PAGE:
But it was the Leinster Trophy that always topped the bill. Given its handicap format, a well-driven sports or GT car could prevail over the single-seaters, as South African Bob Olthoff proved in 1962 in a Healey 3000. Again Watson was in the grandstand: “The bloke drove the wheels off that thing. He was fantastic.”
Perhaps the most potent single-seater was Jack Pearce’s 4.7-litre Kincraft-Ford, one of the few cars to ‘top the ton’ at Dunboyne. Sadly, it was involved in the second of the track’s four fatal accidents. The first, in 1964, had claimed the life of veteran Englishman Bill Rigg, who crashed his Lotus Elite on the second lap of the Dunboyne Trophy handicapper. The car hit a bank between Boylan’s Bridge and the Loughsallagh turn. It disintegrated and Rigg was thrown from the wreck — a moment that marked the beginning of the end for Dunboyne’s car-racing chapter.
A year later Pearce’s Kincraft collided with Scotsman Adam Wylie’s F2 Brabham on the run from the village to Boylan’s during practice on a Friday evening. The Brabham struck a pole and flew into a field. Wylie died instantly.
Cosgrave: “We came upon the scene and there was a car sideways in the middle of the road. The driver [Pearce] was semi-conscious and asked, ‘Where’s the other driver?’ We didn’t know what he was talking about. At that stage we didn’t know another car was involved. Wylie had gone over a ditch into a field. Going looking for him is some memory.”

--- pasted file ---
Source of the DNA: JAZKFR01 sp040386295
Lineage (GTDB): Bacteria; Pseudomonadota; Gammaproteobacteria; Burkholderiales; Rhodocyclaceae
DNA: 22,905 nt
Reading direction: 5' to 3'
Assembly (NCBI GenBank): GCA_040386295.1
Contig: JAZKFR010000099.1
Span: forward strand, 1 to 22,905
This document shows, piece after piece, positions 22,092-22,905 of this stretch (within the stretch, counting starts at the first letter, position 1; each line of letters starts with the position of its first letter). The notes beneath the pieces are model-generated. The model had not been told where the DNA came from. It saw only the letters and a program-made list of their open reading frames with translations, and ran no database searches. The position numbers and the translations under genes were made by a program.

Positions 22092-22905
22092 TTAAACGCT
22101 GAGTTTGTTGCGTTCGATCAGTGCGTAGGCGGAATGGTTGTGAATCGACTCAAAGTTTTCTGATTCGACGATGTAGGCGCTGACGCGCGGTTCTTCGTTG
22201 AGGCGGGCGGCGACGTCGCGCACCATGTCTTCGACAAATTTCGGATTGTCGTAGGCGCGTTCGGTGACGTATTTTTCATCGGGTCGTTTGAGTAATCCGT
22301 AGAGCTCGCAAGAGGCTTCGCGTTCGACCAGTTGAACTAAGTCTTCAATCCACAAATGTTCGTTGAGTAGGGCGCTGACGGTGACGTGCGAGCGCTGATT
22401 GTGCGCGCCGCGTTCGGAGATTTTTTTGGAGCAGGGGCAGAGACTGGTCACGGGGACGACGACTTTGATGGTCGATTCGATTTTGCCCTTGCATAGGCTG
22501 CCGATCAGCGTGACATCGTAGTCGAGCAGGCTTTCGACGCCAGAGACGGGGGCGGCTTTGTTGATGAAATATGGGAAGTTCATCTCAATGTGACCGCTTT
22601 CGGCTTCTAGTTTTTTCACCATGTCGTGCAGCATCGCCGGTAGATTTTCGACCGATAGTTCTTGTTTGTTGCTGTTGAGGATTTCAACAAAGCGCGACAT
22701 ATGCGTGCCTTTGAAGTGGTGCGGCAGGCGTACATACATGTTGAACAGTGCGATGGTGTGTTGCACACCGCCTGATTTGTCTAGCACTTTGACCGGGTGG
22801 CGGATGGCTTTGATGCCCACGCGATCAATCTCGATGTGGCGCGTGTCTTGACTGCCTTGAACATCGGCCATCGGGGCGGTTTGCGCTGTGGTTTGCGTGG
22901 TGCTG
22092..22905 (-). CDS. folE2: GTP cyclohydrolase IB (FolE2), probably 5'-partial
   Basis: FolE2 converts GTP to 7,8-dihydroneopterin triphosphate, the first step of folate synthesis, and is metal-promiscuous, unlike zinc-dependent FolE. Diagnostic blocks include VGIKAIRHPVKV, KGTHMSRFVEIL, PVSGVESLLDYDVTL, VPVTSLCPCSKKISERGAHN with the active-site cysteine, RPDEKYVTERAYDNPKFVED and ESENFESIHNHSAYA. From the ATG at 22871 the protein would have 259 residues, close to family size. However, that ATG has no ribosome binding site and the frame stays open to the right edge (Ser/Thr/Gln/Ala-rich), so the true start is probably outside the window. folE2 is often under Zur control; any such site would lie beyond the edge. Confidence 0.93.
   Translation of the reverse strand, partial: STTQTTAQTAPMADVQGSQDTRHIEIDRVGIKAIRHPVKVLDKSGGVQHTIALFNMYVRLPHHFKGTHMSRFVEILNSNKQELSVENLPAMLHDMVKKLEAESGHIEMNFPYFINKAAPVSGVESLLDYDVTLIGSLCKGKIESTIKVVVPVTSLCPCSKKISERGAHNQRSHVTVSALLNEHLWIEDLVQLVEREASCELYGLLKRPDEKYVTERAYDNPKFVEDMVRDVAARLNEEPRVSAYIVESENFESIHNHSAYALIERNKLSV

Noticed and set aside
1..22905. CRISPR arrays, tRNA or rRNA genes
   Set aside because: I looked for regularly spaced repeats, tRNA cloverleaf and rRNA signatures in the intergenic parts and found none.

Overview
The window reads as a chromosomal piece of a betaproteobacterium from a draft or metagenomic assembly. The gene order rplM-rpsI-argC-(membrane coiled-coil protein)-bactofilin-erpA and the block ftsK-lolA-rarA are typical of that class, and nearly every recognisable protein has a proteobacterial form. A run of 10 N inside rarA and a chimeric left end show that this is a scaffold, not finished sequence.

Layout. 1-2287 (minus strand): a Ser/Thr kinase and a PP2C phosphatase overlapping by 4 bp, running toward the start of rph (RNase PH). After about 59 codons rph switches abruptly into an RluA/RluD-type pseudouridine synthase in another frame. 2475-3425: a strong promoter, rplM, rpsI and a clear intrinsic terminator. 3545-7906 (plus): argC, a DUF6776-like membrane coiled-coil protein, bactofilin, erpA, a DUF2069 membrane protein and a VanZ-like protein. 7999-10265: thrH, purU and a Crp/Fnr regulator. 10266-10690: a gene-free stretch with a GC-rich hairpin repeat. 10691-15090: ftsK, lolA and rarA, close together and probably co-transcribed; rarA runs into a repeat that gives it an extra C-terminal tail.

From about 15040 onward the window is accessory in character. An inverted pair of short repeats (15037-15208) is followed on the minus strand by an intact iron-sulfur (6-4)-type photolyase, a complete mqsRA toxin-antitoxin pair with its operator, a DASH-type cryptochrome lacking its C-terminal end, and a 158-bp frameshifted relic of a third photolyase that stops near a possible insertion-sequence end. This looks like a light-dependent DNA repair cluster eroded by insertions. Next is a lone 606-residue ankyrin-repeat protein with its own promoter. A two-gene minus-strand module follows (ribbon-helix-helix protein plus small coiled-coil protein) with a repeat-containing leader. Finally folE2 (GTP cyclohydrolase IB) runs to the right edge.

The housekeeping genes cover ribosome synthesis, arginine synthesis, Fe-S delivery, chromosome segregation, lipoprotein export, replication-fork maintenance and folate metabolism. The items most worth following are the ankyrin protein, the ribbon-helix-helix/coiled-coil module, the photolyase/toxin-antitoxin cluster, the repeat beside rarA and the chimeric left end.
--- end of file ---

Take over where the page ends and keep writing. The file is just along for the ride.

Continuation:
In the race the following day Welshman Tony David perished when his Lotus 22 broke a telegraph pole in two near the Loughsallagh Corner. Chris Summers dominated proceedings in his Chevy-powered Lotus 24, while Tommy Reid claimed a new lap record in his Lotus 22. His incredible mark of 101.24mph would stand as Dunboyne’s fastest for ever.
Cosgrave had become club president by the time of the 1966 meeting: “I put in a chicane after the first bridge and came in for a lot of criticism. It was a case of trying to stop the tide coming in, doing anything to try to make it safer. But you could never make the whole thing safe.”